By Natasha Kubis
According to the Center of Disease Control, about 647,000 Americans die from heart disease each year—that is one in every four deaths. The American Heart Association states that a healthy diet and lifestyle choices may reduce your risk of heart disease by 80%. February is National Heart Month and it is the perfect time to review your lifestyle and make heart healthy choices.
We need healthy fats in our diet, but not all fats are created equal. One fat we do not need is trans fat. Trans fats are industry-produced fats often used in packaged goods, snack foods, cakes, margarines, and fast foods in order to add flavor and texture. They are known to increase your risk of developing heart disease or having a stroke and should be avoided.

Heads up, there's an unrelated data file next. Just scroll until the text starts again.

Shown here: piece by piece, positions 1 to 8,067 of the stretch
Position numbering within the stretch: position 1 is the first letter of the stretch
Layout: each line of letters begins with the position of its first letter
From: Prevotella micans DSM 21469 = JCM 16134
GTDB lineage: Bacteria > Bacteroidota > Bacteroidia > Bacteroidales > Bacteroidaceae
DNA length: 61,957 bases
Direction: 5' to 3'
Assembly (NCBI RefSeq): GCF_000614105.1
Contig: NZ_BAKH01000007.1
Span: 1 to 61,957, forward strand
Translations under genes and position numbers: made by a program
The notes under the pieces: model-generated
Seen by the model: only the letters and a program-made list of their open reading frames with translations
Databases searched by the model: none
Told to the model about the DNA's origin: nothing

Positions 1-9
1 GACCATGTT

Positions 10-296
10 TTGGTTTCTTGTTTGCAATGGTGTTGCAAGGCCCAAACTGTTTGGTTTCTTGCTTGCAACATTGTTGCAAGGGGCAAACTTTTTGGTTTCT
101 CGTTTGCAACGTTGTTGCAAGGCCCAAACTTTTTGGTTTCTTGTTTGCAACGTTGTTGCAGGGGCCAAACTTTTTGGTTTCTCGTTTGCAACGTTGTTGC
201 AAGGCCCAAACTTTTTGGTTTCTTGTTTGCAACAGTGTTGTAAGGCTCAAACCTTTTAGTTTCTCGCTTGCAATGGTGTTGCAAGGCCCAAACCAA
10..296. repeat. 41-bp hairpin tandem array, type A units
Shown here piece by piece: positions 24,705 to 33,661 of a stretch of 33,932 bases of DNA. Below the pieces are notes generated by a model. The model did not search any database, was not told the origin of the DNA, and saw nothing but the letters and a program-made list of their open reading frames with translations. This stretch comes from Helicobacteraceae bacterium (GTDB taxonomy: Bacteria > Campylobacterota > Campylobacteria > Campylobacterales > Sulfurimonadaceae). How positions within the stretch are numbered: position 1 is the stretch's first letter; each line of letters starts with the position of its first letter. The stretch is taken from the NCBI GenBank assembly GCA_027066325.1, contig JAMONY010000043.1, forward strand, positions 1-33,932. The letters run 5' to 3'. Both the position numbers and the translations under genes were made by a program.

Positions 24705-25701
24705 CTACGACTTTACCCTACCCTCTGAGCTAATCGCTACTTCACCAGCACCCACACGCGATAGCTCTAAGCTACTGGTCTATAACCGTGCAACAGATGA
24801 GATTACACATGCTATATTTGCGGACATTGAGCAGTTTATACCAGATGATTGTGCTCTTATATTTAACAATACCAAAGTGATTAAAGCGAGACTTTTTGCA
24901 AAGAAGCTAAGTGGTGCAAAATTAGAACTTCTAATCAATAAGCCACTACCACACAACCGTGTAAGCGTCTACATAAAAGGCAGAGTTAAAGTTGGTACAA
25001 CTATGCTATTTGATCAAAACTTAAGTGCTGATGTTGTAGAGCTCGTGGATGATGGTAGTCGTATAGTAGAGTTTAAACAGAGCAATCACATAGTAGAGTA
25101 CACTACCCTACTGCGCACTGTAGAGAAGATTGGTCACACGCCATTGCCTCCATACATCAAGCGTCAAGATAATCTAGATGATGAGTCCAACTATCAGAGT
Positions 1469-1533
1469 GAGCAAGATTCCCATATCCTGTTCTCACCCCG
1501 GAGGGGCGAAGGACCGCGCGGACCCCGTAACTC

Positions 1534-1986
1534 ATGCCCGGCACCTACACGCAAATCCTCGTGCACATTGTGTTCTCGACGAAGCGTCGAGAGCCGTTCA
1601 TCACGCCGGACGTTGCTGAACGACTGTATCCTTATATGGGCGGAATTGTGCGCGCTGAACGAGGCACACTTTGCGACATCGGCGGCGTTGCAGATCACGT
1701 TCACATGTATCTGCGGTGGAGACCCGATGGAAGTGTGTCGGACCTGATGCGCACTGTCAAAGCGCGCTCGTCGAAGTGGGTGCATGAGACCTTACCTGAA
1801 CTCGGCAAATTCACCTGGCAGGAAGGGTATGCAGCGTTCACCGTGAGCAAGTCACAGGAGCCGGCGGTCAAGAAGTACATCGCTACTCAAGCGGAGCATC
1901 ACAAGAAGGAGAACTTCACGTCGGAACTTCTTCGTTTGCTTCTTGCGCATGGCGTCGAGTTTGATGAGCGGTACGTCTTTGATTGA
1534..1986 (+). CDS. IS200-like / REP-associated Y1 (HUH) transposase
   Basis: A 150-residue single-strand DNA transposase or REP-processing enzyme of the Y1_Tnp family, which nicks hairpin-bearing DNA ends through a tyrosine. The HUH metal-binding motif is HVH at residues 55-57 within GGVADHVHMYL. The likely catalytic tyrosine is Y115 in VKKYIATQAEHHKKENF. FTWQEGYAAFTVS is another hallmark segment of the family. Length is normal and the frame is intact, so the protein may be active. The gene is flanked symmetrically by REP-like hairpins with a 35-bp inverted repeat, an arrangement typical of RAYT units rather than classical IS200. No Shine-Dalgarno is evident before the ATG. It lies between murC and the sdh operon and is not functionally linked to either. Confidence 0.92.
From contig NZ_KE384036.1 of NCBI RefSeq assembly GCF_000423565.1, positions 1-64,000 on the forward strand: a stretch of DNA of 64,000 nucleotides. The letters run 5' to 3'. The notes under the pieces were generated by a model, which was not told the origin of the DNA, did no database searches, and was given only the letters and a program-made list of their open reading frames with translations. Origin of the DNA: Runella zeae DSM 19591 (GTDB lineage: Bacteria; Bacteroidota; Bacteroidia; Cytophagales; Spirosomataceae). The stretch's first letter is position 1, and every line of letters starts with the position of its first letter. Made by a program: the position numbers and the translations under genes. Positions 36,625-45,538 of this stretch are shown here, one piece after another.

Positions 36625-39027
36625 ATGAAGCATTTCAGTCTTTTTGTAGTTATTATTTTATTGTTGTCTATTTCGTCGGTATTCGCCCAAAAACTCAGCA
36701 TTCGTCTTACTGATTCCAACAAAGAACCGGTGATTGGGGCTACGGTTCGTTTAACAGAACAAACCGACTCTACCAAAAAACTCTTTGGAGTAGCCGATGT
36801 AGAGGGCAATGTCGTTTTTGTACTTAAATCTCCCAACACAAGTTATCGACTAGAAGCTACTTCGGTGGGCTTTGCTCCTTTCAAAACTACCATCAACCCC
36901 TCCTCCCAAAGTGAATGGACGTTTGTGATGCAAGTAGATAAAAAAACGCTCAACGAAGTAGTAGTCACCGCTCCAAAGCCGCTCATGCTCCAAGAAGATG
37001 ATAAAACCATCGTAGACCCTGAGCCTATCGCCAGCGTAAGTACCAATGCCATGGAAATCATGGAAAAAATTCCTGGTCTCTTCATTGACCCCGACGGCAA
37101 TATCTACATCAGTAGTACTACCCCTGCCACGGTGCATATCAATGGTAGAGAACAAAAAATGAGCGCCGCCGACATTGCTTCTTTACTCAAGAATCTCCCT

• Trans fats are made when food manufacturers turn liquid oils into solid fats like shortening or margarine. Animal foods, such as red meats and dairy, have small amounts of trans fats, but most trans fats come from processed foods and those are the ones of which to be the most wary.
• Your body does not need or benefit from trans fats. They raise your LDL (bad) cholesterol and they also lower your HDL (good) cholesterol. High LDL along with low HDL levels can cause cholesterol to build up in your arteries. This increases your risk for heart disease and stroke.
• Eating too much trans fat can cause you to gain weight and may also increase your risk for type 2 diabetes. Staying at a healthy weight can reduce your risk for diabetes, heart disease, and other health problems.
While trans fats serve no purpose but to give processed foods a longer shelf life and raise your cholesterol, healthy fats may help lower your risk of heart disease, if you eat them in place of unhealthy fats. Monounsaturated fat and polyunsaturated fat are considered more heart healthy fats.